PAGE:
The Craig Green spring-summer 2019 show at Pitti Uomo in Florence.

The Craig Green spring-summer 2019 show at Pitti Uomo in Florence.

 

On the sociological and political side, we have to go back to his obsession with uniform, which has never been so fully assumed: “I was inspired by postmen’s uniforms and what cleaning ladies wear. For me, they're the real unrecognised heroes of contemporary times. No matter what your social background is, or who you are, with a uniform you become part of a community where everyone is equal. The uniform is not a symbol of oppression, but one of inclusion.” 

 

 

“The uniform is not a symbol of oppression, but one of inclusion.” Craig Green

 

 

Social pragmatism and metaphysic visions, Renaissance classicism and 1970s science fiction… Craig Green is a multiverse kind of guy, as if one event – the show – can contain several parallel universes and different temporalities. Its future is anterior: a future imagined in the 1970s with its doctors’ uniforms belonging to a spaceship, or the colourful tie dye garb of a Raëlian sect. Its future is also a contemporary one, after all didn't he design the costumes for Ridley Scott’s recent foray into outer space, “Alien: Covenant”? His own future lies before him and his vision of our reality has yet to reveal all its secrets. “Sometimes reality is more terrifying than fiction”, he reminds us. We can’t wait for him to scare us again soon.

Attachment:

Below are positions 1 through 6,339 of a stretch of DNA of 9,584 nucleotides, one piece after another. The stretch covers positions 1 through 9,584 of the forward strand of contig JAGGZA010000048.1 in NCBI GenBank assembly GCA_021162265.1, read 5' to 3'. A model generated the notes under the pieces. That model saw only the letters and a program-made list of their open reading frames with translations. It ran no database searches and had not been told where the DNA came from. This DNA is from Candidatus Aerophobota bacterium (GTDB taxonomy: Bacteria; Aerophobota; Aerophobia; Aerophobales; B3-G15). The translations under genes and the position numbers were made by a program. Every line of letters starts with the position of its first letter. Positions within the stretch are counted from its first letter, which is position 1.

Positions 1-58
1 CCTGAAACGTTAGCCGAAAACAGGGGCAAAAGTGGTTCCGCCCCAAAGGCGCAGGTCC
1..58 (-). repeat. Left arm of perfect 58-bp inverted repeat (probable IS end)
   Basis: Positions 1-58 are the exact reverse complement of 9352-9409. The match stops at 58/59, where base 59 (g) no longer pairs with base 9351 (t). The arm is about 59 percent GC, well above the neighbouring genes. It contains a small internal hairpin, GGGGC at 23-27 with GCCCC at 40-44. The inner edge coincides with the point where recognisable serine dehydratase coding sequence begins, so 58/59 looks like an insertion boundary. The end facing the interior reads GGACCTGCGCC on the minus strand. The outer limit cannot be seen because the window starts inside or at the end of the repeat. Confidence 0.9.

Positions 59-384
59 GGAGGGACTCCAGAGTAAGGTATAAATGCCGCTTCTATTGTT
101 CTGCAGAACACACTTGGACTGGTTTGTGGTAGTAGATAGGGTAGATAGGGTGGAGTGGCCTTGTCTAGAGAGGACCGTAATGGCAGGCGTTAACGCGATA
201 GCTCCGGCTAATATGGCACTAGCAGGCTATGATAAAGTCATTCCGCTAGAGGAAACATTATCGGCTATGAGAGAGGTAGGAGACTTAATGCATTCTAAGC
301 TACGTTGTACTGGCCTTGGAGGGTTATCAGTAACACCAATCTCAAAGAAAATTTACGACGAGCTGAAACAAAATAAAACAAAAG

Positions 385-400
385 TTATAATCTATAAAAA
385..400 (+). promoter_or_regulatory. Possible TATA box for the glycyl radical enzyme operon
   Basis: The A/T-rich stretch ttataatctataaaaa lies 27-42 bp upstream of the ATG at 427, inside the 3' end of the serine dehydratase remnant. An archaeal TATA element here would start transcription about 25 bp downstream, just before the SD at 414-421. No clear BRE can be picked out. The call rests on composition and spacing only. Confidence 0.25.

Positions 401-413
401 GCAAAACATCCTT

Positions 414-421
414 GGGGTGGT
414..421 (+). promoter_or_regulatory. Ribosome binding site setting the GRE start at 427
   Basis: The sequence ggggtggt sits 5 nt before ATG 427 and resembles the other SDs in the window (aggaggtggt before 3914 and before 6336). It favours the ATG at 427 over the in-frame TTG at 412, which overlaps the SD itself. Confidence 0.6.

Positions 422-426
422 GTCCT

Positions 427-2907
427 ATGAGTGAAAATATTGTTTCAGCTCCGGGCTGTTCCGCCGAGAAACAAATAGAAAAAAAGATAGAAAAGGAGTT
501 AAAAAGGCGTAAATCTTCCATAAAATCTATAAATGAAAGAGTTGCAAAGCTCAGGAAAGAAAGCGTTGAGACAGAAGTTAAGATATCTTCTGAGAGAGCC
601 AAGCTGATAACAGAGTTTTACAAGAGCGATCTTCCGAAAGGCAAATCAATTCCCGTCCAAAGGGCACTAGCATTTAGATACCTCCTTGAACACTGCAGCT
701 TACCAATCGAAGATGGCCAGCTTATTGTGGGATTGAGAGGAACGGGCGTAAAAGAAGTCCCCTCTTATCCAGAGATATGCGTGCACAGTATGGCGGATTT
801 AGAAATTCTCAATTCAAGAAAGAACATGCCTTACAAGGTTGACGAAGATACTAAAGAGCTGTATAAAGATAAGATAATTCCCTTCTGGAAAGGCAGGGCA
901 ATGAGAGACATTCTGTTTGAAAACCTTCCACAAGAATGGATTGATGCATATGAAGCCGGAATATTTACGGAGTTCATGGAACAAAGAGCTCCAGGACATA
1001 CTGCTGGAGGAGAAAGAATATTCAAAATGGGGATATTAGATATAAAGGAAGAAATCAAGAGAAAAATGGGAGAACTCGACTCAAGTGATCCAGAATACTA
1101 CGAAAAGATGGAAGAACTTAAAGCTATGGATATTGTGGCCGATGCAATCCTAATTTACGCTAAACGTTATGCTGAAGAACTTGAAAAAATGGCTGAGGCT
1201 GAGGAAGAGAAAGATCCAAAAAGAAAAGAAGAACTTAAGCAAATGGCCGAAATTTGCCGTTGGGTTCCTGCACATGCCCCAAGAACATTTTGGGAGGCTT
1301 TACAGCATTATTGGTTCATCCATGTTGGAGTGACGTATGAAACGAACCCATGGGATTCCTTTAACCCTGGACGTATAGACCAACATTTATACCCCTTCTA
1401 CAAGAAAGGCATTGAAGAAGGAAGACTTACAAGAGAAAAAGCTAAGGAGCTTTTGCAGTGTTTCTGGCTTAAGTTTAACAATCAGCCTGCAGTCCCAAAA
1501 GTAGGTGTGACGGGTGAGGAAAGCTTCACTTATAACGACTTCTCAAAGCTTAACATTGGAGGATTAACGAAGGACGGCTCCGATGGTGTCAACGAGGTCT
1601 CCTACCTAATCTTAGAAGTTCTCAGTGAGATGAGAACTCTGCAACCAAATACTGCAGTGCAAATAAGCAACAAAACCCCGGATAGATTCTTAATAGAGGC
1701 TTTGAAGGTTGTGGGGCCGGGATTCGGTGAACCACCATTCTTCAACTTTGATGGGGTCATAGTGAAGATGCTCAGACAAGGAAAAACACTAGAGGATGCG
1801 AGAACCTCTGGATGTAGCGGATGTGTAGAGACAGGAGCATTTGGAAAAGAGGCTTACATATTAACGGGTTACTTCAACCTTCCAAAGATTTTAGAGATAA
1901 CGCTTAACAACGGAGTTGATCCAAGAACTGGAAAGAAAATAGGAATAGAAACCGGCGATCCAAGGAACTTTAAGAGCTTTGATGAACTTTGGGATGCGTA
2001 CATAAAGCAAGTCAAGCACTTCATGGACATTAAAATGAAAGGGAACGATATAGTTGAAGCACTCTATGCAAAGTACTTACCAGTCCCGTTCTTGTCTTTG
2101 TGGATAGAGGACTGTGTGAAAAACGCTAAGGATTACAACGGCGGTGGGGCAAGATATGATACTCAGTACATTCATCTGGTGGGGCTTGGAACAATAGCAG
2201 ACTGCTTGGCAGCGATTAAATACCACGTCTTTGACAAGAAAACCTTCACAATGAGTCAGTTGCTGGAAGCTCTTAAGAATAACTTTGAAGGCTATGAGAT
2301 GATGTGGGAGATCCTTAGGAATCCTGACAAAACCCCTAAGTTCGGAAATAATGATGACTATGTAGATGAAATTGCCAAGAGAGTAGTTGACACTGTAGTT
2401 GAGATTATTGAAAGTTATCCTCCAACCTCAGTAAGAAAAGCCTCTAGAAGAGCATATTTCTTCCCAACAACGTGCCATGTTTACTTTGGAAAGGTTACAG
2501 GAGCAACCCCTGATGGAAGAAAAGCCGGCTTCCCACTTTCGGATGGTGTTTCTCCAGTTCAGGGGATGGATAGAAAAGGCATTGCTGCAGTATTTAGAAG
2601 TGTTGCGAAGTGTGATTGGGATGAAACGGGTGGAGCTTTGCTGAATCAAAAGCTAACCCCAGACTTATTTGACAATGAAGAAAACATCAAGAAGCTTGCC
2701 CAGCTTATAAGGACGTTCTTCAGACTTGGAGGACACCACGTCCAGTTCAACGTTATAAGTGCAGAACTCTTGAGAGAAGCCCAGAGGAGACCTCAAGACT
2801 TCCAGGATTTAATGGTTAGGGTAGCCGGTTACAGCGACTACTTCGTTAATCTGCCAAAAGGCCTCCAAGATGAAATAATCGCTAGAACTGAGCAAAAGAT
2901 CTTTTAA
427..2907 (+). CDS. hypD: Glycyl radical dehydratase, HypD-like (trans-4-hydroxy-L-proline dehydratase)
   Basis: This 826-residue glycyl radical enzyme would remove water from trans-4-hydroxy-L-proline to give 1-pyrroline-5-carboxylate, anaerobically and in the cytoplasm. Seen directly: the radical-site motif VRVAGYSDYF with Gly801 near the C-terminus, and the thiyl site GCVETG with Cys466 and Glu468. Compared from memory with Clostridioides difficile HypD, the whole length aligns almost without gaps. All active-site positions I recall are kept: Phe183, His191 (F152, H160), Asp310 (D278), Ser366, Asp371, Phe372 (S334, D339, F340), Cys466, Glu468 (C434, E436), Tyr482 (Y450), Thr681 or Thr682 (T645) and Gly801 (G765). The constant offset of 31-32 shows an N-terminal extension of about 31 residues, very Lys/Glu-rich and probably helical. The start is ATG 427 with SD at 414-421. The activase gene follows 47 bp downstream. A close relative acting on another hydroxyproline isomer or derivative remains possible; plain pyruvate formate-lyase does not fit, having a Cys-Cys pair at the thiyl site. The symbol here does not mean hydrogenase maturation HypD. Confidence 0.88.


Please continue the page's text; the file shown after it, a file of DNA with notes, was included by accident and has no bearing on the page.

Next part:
The figure of an angel, omnipresent at Craig Green’s spring-summer 2019 show at Pitti Uomo in Florence.